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-   -   (New DICE'n trick) Save yourself some acetone and dry ice! Melt that stuff! (https://www.overclock.net/forum/268-dry-ice-liquid-nitrogen/1361038-new-dicen-trick-save-yourself-some-acetone-dry-ice-melt-stuff.html)

SkeeterSkeeter 02-15-2013 09:21 AM

So I have been messing around playing with some dry ice and a pot for my POS Evga 610 GT. What I am doing to this poor card is torture. But anyways while I was sitting in my dungeon looking at my 5lbs slab of dry ice I saw some snow try stuff on it, probably from sitting out.

So I got my duster and blew it off, then I decided to air dust the CO2. Well the air from the air duster is much hotter than the CO2 so it started to melt; turning into liquid CO2 puddle ontop the dry ice slab.

So I thought, thats cool I can melt the dry ice to CO2. Well this got me thinking instead of using acetone/isypropal/ever clear to put in the pot for better cooling. Why not just melt the dry ice in the pot to liquid CO2 and just let that boil?

So I did. I aimed my duster down inside my pot (no acetone in it) and melted all the dry ice. Which proceeded to boil and instantly start forming front on the entire card. Which once dried destroyed it I am pretty sure. (after work I will see if she is still alive)

Point is. Put dry ice as much as possible in your pot. Blow some hot air over it until it all metls. Now you have liquid CO2 cooling!



Lemme know if this is stupid. I think it worked great. No more smelly and explosive acetone. Can cool the entire pot without the issue of acetone and without the issue of dry ice not cooling air around itself sufficiently to chill the pot (thus the need for acetone).

SkeeterSkeeter 02-15-2013 02:55 PM

Got some sweet pics guise.






I couldn't get a good picture of inside the pot because of the angle.

What I do is put a small cube of dry ice in first and melt it with the duster (I can hear it boiling co2 when its done), then I add in a good amount of dry ice snow/power (scrap it off a chunk with a metal knife) and add that in with it, the powder melts with the co2 liquid becoming co2 liquid itself in the process going through its phase change to a liquid, then as a liquid it goes through another phase change to a gas. Regular dry ice methods only utilize the sublimation of dry ice. Though I figure in the acetone + dry ice method some liquid co2 is produced in the acetone solution (not sure if they would turn to a mixture or a solution) but it is negligible. But going through two phase changes I figure would require more energy from the GPU to help the co2 thru the process. I am not sure which requires more energy the sublimation or melting and boiling of co2. Seeing as frost forms almost instantly when the dry ice cube is melted I figure the later takes more energy.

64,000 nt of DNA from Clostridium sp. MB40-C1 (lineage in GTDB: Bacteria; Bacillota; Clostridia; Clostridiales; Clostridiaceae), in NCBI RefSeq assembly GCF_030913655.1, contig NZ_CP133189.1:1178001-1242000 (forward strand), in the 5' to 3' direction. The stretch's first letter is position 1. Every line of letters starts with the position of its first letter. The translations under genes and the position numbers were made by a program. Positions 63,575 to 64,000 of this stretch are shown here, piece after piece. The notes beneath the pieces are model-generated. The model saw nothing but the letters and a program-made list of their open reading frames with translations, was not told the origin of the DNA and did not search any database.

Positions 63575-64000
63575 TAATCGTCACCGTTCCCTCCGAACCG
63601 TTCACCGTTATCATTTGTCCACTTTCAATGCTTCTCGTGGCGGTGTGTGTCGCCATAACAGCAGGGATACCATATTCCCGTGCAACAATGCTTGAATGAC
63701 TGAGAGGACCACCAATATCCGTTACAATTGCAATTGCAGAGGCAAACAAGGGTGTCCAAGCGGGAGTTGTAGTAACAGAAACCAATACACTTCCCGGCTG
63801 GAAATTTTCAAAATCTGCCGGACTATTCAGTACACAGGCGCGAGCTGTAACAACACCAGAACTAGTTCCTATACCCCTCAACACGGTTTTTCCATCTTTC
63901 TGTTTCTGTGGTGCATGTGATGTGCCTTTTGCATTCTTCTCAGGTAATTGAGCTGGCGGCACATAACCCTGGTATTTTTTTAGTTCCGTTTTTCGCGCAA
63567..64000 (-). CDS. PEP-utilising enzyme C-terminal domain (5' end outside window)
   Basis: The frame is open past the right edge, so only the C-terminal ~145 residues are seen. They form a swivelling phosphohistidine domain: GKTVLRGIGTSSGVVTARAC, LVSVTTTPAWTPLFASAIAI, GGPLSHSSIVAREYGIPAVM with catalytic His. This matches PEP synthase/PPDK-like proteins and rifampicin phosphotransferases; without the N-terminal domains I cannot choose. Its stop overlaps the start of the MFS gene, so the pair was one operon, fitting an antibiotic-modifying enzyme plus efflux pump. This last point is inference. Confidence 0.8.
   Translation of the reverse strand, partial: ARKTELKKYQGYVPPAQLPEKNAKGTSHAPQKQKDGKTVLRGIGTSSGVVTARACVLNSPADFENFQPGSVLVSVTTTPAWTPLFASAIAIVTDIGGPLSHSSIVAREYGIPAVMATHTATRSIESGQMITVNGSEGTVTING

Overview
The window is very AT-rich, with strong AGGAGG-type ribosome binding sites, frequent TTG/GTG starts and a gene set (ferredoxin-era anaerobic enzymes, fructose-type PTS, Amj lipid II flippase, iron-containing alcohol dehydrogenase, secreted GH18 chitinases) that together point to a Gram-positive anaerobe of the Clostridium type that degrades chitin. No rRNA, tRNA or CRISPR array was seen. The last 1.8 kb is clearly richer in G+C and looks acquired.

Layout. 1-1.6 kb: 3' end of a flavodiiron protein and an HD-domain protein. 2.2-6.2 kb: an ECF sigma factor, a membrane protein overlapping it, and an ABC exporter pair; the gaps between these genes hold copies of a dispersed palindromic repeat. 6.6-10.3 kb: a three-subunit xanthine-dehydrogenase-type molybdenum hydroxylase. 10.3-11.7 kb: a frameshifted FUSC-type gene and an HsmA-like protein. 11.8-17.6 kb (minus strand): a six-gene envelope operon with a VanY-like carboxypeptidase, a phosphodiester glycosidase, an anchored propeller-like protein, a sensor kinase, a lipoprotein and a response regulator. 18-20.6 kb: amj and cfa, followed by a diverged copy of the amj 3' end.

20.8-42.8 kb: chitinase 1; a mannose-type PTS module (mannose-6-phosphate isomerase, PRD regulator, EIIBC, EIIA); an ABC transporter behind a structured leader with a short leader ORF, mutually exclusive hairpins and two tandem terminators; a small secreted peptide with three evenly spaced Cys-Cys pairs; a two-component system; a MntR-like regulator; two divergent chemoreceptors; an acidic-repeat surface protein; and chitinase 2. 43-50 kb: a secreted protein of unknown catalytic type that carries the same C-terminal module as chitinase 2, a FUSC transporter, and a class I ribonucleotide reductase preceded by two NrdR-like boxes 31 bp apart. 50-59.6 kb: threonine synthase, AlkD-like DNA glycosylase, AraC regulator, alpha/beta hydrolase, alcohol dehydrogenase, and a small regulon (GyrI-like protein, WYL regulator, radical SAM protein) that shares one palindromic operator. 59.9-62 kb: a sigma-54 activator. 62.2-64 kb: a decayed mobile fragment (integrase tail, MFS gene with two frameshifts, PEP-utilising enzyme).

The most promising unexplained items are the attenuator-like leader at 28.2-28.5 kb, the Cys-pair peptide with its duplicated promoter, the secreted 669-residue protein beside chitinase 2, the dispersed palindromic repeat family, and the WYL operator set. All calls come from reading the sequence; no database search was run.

Let me know what y'all think.

EDIT: I can go from nothing the the pot at 97C to putting the dry ice in as the steps mentioned and go to 45C in less than 30 seconds.

reggiesanchez 02-15-2013 03:02 PM

Quote:
Originally Posted by SkeeterSkeeter View Post




Lemme know if this is stupid. .



Prymus 02-15-2013 03:09 PM

you should turn the can upside down and see what happens thumb.gif

HobieCat 02-15-2013 04:47 PM

The problem with this is that Dry Ice doesnt become a liquid, it sublimates directly from a solid to a gas.


SkeeterSkeeter 02-15-2013 05:24 PM

Get duster, get dry ice, put duster directly on dry ice, its creates a puddle of liquid co2. It works. Try it before you say it doesn't work.

Crazy9000 02-15-2013 05:33 PM

Quote:
Originally Posted by SkeeterSkeeter View Post

Get duster, get dry ice, put duster directly on dry ice, its creates a puddle of liquid co2. It works. Try it before you say it doesn't work.

They are correct. Whatever that liquid is, it is not co2.
Quote:
At standard temperature and pressure, the density of carbon dioxide is around 1.98 kg/m3, about 1.5 times that of air.
Carbon dioxide has no liquid state at pressures below 5.1 standard atmospheres (520 kPa). At 1 atmosphere (near mean sea level pressure), the gas deposits directly to a solid at temperatures below −78.5 °C (−109.3 °F; 194.7 K) and the solid sublimes directly to a gas above −78.5 °C. In its solid state, carbon dioxide is commonly called dry ice.

http://en.wikipedia.org/wiki/Carbon_dioxide

Halo_003 02-15-2013 05:35 PM

DICE doesn't melt though. If it's giving you a puddle it's not pure CO2, or did I miss something in chemistry? CO2 doesn't have a liquid phase so far as I know.

HobieCat 02-15-2013 05:39 PM

My guess is that the air that is coming out of the duster is condensing and you are seeing a puddle of water.


Schmuckley 02-15-2013 06:14 PM

What Hobiecat said is how it is..I'm guessing the liquid is water.I'm not gonna say it tongue.gif


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